The municipal market showed its strength Thursday by absorbing the bulk of a big week of new issuance with only a slight impact on yields.
And the fact that yields from the belly of the curve onward rose on the day had little to do with the week’s hefty supply of new deals, a trader in New York said.
“We’re reflecting what’s happening in the Treasuries,” he said. “We’re reflecting the greater possibility of going through this debt ceiling on the books in the next few days.”
Munis ended the day higher across all but the front of the curve, according to the Municipal Market Data scale. Maturities from 2012 to 2017 were flat. Those from 2018 through 2035 rose one or two basis points. Maturities at the far end of the curve increased three basis points.
The benchmark 10-year tax-exempt yield rose after holding steady for seven straight trading sessions. It climbed two basis points to 2.68%.
The 30-year yield also weakened, rising three basis points on the day to 4.35%. The two-year yield held at 0.40% for an eighth consecutive session, its low for the year.
Treasury yields rose across the curve Thursday. The 10-year yield jumped seven basis points to 3.01%, a barrier it hasn’t crossed in the eight previous trading sessions dating back to July 8.
The 30-year yield climbed five basis points to 4.31%, after rising eight basis points Wednesday. It has fully reversed its 13 basis point drop from late Tuesday afternoon. The two-year yield skipped up two basis point to 0.40%.
This week, new issuance has been the story. When all is said and done, it is expected to total $8.27 billion, against a revised $5.71 billion last week. If it comes to pass, it would total the largest volume for new debt offerings this year.
Competitive deals dominated the primary market Thursday. Bank of America Merrill Lynch led the way when they won $613.4 million of San Francisco Public Utilities Commission water revenue bonds. The bonds were rated Aa3 by Moody’s Investors Service and AA-minus by Standard & Poor’s.
Yields range from 2.80% with a 5.00% coupon in 2020 to 4.79% with a 4.50% coupon in 2038. Debt maturing in 2032 though 2034, 2036, 2037, and 2041 was sold but not available.
“There weren’t a lot of pre-set orders, but the price at which [Bank of America Merrill Lynch] bought it seemed fair,” a trader in California said of the San Francisco utility deal. “People are realizing it’s a pretty good credit, and it’s at a reasonable spread. It’ll take a while, but it should clean up.”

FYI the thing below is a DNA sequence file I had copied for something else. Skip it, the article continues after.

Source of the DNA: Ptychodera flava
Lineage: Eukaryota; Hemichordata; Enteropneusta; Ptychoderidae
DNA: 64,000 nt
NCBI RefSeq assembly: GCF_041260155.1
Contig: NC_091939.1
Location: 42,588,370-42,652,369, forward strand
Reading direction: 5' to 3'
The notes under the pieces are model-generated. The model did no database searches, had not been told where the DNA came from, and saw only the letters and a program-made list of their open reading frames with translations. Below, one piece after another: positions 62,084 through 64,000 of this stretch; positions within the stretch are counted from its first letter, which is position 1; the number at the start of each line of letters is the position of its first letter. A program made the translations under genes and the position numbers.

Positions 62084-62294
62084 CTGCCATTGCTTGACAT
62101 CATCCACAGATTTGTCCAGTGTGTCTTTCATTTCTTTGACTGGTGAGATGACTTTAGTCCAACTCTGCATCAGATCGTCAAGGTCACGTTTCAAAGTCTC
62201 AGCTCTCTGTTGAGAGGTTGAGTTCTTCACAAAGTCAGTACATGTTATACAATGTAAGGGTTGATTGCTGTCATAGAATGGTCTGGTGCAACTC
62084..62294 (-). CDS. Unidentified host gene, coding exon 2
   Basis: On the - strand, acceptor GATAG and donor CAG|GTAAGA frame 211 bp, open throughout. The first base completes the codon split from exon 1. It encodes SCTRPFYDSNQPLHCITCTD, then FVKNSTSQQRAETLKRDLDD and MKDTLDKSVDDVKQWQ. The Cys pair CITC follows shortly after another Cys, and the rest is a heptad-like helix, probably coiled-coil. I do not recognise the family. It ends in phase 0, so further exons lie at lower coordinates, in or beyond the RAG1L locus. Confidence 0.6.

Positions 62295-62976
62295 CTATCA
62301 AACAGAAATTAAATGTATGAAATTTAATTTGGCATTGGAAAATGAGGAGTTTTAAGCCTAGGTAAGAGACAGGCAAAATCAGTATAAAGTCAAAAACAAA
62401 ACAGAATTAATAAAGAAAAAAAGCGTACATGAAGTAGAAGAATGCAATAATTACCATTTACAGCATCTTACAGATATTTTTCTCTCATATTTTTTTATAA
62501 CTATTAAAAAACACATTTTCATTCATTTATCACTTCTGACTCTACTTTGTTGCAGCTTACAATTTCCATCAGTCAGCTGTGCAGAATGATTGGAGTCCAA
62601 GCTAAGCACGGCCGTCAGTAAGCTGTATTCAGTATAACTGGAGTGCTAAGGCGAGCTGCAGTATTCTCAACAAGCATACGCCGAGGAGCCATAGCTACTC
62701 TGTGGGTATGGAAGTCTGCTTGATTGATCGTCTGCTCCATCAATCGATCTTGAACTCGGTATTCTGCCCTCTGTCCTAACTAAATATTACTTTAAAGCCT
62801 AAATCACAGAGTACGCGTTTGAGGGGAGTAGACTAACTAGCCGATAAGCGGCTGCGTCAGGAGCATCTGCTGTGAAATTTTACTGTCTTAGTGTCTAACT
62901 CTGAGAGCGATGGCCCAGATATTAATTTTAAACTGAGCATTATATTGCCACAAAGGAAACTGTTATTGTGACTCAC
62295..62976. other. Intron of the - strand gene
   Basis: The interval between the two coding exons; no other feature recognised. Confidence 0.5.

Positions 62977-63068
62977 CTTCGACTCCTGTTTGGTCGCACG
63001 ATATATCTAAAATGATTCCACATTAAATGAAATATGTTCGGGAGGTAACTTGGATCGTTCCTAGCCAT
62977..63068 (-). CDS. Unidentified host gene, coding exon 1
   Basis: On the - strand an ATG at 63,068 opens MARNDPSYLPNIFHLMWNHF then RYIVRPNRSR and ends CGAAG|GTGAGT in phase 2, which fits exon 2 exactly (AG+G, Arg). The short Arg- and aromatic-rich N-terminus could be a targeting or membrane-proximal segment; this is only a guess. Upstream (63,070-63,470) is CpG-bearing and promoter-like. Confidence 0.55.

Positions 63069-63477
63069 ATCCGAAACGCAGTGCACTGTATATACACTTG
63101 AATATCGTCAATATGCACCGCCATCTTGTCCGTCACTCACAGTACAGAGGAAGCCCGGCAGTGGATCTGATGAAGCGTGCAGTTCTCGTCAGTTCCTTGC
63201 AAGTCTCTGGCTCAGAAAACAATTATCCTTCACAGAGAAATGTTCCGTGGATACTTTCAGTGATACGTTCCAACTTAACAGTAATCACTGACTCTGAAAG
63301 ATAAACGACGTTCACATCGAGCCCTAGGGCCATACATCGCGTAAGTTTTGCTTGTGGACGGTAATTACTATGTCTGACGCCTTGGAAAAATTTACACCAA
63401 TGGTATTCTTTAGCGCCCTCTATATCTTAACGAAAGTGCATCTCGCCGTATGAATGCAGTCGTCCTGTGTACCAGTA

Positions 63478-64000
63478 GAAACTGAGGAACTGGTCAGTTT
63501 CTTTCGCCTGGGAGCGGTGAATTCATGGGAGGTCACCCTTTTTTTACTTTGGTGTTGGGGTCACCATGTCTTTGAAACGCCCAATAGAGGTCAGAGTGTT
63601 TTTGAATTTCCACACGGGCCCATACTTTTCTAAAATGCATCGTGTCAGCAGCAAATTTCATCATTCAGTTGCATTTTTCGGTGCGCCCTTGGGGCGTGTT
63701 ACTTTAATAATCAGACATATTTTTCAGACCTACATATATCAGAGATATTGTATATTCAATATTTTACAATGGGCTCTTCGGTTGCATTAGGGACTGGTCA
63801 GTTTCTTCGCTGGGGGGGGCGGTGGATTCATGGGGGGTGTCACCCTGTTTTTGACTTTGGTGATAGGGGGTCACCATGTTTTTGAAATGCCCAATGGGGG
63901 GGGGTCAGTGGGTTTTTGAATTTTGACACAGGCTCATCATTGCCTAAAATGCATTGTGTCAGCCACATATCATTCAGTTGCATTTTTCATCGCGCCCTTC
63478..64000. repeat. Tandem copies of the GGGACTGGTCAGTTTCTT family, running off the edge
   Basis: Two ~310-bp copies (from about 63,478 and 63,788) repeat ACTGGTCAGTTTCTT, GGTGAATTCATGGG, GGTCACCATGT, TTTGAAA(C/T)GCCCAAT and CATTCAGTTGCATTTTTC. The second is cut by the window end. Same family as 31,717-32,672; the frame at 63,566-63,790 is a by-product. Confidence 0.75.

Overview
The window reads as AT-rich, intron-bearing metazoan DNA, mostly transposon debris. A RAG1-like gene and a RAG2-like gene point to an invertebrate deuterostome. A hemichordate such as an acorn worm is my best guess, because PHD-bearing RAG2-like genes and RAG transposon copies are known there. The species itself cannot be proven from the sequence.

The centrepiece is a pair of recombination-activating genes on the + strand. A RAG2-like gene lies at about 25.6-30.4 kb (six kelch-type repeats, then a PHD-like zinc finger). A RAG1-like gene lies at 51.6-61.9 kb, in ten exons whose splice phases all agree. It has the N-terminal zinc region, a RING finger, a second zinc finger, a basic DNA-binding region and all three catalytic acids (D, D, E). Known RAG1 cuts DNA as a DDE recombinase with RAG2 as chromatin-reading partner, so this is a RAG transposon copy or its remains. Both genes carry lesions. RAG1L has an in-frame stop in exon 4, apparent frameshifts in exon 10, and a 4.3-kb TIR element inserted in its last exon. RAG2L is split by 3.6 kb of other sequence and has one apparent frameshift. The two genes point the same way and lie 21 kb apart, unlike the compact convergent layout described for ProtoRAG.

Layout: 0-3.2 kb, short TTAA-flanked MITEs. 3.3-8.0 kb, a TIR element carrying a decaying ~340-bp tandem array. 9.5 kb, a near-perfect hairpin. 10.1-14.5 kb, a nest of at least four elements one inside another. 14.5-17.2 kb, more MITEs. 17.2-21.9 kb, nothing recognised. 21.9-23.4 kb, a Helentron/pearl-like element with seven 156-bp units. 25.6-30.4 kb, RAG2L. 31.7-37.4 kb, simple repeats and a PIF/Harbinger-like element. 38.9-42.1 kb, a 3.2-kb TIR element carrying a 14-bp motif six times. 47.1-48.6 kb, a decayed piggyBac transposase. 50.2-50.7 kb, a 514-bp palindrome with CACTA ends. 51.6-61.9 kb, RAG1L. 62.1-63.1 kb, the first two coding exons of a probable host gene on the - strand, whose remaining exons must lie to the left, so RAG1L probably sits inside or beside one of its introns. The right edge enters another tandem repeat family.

JPMorgan won $266.4 million of Los Angeles general obligation refunding bonds. The bonds were rated Aa3 by Moody’s and AA-minus by Standard & Poor’s.
Yields were not available at press time. But the trader in California said they were less favorable than those for the San Francisco utility’s issue.
“Los Angeles came out and seemed a little aggressive,” he said. “The city of L.A. had its financial difficulties only a few months ago. I’d rather buy the utility than the city. It came at a narrower spread than the utility. That one may move a little slower.”
Bank of America Merrill also participated in one of the largest new deals for the day on the negotiated side. The bank priced $280 million of Connecticut GO bonds. They were rated Aa2 by Moody’s and AA by Standard and Poor’s and Fitch Ratings.
The credits were priced to the SIFMA swap index in a range from plus-70 basis points in 2016 to plus-120 basis points in 2018.
The crisis over the country nearing its debt ceiling has so far affected the muni market to different degrees. For one, should the United States be downgraded from its select triple-A status, the effect on muni bond funds would not be significant, Vikram Rai, an analyst in Citi’s fixed-income research group, wrote in a recent strategy note.
Most muni funds limit concentration risk along the rating scale of investment-grade securities, according to Rai. That means a high-grade, tax-exempt portfolio might hold, for example, 20% of its assets in triple-A securities, 40% in double-A-plus securities, and 40% in double-A securities.
“We note, however, that portfolio mandates can change,” Rai wrote. “Still, Treasuries would be the benchmark, and deployment out of tax-exempts due to the correlated downgrade should be muted.”
But the U.S. debt-ceiling crisis has had a definite effect on states with triple-A ratings. This is particularly true since Tuesday, when Moody’s placed on review for possible downgrade the Aaa ratings of Maryland, New Mexico, South Carolina, Tennessee, and Virginia. The move followed its July 13 action placing the Aaa government bond rating of the United States on review for downgrade.
But Maryland Treasurer Nancy Kopp took Moody’s move as incentive to rethink its new issuance schedule. Kopp decided to compress the retail part of a negotiated deal that had been slated to take place on both Friday and next Monday and do it all on Monday.
Doing so would give Washington time to make progress on a solution to reaching the debt ceiling, as well as give Maryland time to digest the Moody’s move and gauge its impact, Kopp said.
“I don’t think at this point it will have any significant impact on the sale,” she said in an e-mail. “Most of the retail is usually sold out in the first day, anyhow. The competitive sale — about $400 million — will proceed as planned on Wednesday.”